The rider attempts to stay on the back of his horse using only his balance and a suitcase type handhold, known as a rigging, which is placed on top of the horse's withers then secured with a cinch. The rigging must be of NZRCA approved standards.
Steer Wrestling, or "bulldogging" as it is sometimes known, has the basic objective for the steer wrestler to use his technique and strength to wrestle the steer to the ground, in the fastest time possible. Like with rope & tie and team ropers, the steer wrestler starts the event on the back of his horse in the timed event box.
Barrel Racing is a female only event. The objective of a Barrel Racing run is to ride a cloverleaf pattern around three barrels as quickly as possible. The time starts when the barrel racer crosses electronic timers on her horse. She then heads for the first barrel and makes a sharp turn around it.
Team Roping is the only team event in rodeo. There are two ropers, one known as the header and the other is the heeler. Just like rope & tie ropers and steer wrestlers the ropers start the event on the back of their horses in the timed event box.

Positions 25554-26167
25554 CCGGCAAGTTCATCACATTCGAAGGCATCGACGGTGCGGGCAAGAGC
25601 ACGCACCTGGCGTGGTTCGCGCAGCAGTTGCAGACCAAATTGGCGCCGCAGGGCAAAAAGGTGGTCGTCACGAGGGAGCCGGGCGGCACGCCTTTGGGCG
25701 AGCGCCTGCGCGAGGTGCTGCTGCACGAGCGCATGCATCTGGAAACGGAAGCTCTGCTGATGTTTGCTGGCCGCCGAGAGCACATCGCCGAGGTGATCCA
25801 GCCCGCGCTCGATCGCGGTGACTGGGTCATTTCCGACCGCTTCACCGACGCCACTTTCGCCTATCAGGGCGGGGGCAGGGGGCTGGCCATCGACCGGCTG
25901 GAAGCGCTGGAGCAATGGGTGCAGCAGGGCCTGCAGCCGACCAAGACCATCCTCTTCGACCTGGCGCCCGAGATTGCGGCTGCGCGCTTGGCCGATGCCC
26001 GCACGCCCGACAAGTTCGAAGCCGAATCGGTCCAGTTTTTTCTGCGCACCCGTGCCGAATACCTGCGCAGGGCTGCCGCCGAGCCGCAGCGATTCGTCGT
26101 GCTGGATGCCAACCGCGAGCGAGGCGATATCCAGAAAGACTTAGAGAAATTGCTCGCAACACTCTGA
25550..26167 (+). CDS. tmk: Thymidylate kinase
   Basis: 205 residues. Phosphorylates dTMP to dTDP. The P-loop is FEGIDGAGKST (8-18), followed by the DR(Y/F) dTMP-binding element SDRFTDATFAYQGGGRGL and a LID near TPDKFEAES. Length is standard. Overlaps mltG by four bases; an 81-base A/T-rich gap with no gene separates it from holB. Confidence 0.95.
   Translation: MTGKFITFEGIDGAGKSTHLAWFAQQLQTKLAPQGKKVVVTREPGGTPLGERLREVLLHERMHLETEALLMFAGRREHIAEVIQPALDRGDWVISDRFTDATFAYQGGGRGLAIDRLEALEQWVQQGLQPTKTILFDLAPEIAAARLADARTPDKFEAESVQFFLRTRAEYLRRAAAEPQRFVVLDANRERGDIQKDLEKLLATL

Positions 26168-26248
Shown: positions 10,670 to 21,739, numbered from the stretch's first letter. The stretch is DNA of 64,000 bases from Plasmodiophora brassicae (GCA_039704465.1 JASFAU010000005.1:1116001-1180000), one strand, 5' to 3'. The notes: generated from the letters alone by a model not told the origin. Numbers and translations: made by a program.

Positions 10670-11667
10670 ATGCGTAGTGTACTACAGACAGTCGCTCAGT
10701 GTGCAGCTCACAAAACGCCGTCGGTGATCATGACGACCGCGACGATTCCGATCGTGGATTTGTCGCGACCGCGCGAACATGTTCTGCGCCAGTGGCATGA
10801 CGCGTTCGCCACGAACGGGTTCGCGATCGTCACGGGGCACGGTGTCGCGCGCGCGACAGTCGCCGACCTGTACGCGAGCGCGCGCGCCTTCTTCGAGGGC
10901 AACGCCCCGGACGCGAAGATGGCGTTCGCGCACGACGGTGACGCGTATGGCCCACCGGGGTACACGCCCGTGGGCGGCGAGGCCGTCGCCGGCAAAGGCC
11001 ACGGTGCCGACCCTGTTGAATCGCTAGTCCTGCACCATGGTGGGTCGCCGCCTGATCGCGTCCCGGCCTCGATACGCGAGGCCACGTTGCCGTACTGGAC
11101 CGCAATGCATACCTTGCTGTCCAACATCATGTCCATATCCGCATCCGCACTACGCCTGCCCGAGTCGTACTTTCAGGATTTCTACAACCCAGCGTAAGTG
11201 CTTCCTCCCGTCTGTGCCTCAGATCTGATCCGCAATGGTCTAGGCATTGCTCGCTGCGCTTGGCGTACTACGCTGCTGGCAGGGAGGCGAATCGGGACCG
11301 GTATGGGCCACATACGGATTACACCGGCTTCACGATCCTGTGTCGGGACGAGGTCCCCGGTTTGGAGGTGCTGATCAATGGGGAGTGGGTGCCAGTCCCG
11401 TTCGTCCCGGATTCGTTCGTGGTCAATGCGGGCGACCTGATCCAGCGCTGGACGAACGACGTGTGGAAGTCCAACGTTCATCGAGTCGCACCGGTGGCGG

The event that started rodeo, it originated from the necessary job of breaking in and training horses to be used in ranches, in the days of the Wild West.
Bull Riding is usually the last event to be held at a rodeo, and is the most dangerous. Just like bareback and saddle Bronc riding the rider can only hold onto the animal with one hand, touching it with his free arm will get him disqualified. Bull riders are not required to mark out a bull, spurring a bull will add to his score but it is not a requirement of the ride.
The rider holds onto a flat braided rope with one gloved hand, this rope is known as a bull rope, it is wrapped around the bull's chest just behind the bulls front legs.
There are two Judges. Each award up to 25 points for the way the animal bucks and up to 25 points for the way the contestant rides it, making a total possible score of 100 points for each ride.